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PAPUA NEW GUINEA – Papua New Guinea’s former attorney-general says the country’s police commissioner has become too emotionally involved in the ongoing fracas involving the country’s fraud squad and its investigation into the Prime Minister, Peter O’Neill.

Almost two years ago, Kerenga Kua, as then-attorney-general, was one of the first officials to lose his job after the fraud squad served an arrest warrant against O’Neill.

He said the prime minister should front up and take responsibility for his police commissioner’s behaviour.

Police officers loyal to Police Commissioner Gari Baki locked down the National Fraud and Anti-Corruption Directorate office with chains on Monday, after the country’s top anti-corruption policeman Matthew Damaru was granted a court order to stop the Commissioner from suspending him.

Chief Superintendent Damaru told the rival police faction he had a court order to return to duty, but said they ignored him, and then threatened to investigate the judge who granted his application.

“We don’t care about the court order,” police blockading his office told Damaru during the lockout.

“You guys are staying out. We will investigate the judge who granted those orders.”

The police loyal to Commissioner Baki then called for reinforcements and a large number from other divisions around Port Moresby arrived at the fraud squad office.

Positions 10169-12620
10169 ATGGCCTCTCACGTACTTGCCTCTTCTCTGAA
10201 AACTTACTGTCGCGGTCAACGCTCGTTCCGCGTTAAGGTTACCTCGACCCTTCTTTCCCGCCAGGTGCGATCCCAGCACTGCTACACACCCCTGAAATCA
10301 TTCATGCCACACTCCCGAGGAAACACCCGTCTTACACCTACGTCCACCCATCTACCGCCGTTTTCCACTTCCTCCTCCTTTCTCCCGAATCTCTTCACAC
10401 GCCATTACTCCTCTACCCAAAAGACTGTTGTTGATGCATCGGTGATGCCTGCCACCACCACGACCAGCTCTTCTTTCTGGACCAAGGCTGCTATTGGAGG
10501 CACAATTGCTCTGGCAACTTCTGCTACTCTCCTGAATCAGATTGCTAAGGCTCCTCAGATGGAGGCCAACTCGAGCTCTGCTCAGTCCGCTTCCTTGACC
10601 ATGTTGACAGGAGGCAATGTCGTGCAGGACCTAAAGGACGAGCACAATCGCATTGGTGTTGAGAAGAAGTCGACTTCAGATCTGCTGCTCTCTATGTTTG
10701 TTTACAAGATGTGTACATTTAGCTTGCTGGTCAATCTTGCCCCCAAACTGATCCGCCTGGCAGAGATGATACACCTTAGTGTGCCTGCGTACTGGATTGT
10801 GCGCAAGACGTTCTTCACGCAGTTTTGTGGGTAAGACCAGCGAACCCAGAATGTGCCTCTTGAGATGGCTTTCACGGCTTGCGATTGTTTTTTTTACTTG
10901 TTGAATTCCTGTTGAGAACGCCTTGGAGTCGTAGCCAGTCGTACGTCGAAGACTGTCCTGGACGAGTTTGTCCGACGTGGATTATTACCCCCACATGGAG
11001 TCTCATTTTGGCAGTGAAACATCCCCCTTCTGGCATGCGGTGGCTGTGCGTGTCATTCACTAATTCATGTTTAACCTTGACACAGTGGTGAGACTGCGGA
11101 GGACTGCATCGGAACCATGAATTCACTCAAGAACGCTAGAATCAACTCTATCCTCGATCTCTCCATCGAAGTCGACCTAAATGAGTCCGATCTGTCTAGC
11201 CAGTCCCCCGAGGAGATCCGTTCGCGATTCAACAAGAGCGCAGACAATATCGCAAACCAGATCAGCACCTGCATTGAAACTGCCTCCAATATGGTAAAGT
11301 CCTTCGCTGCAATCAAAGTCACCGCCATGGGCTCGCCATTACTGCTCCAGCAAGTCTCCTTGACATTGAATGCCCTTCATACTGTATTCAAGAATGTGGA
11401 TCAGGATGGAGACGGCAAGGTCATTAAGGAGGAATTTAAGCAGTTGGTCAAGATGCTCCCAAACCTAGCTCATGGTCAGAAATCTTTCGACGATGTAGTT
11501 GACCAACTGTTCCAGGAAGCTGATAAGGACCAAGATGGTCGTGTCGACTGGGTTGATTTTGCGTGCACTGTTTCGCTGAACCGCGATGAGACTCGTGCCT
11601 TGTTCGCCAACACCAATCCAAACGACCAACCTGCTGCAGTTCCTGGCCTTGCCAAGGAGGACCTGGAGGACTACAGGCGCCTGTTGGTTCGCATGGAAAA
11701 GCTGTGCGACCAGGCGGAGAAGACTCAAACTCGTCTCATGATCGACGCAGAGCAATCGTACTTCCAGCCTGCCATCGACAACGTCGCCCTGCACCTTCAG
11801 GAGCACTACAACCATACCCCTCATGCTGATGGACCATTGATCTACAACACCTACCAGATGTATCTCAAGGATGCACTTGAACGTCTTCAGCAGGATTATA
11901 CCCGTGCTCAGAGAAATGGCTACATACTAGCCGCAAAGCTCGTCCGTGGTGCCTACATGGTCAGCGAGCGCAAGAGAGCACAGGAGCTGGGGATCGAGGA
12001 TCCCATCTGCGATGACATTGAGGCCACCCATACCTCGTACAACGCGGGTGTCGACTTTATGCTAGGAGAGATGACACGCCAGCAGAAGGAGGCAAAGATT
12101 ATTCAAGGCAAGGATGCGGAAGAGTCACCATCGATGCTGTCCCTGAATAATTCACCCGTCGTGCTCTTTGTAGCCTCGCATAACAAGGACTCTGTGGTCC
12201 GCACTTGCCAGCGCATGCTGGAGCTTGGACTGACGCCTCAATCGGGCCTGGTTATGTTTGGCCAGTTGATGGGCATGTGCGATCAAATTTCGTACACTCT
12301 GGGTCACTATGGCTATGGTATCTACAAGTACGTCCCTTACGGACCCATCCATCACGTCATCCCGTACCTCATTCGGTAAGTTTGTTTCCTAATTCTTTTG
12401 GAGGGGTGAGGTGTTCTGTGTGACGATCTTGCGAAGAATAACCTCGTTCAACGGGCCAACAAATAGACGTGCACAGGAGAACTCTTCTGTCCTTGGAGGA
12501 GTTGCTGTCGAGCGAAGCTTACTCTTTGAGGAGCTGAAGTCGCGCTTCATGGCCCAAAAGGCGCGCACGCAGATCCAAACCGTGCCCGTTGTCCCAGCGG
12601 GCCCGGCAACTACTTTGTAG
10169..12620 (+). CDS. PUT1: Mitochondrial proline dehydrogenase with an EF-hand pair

Damaru and his officers had no choice but to back down.

“All roads lead to the Prime Minister’s office,” the former attorney-general Kua told the ABC in an interview.

“He needs to bring his police commissioner into line and advise him that the police commissioner is under an obligation to follow an order of the court,” he said.

“Right now, the prime minister is acting untouchable, and now his police commissioner has learned that behaviour is okay and he’s imitating that behaviour in trying to make himself an untouchable person.”

Commissioner Baki suspended Chief Superintendant Damaru over the weekend, purportedly over an unrelated investigation.

He denied the suspension was due to the fraud squad’s recent arrest of Attorney-General Ano Pala, Supreme Court judge Bernard Sakora, and the Prime Minister’s lawyer Tiffany Twivey Nonggorr.

But Damaru told the ABC the conflict does relate to his efforts to arrest the senior officials over a long-running corruption case with links to the prime minister.

“We are simply doing our job, fighting corruption at the highest level. Unfortunately our bosses don’t see it that way,” he said.

On Wednedsay night, Commissioner Baki called a press conference to explain the dramatic shutdown of the National Fraud and Anti-Corruption Directorate.

“If the fraud squad are going around, as the way it is at the moment, they seem to think they’re untouchable within the organisation of the constabulary. I must put my foot down,” he said.

Commissioner Baki said the unit would be closed until the court proceedings were over.

“I’m taking this hard line because I want these officers to know that there is only one commissioner in this constabulary and that is me.”

Kua said the police commissioner’s appeared out of control and his emotions were clouding his judgment.

“Listening to his voice, he’s clearly distraught and emotional. He’s not a rational man anymore. Listening to him over the radio, he’s yelling and he’s screaming,” Kua said.

“In a time of crisis like this, you need your head of the police force to keep his head squarely on his shoulders, be calm, be rational, be cool, be composed, and talk sense and logic, because he leads a group of men that has important consequences to the nation.”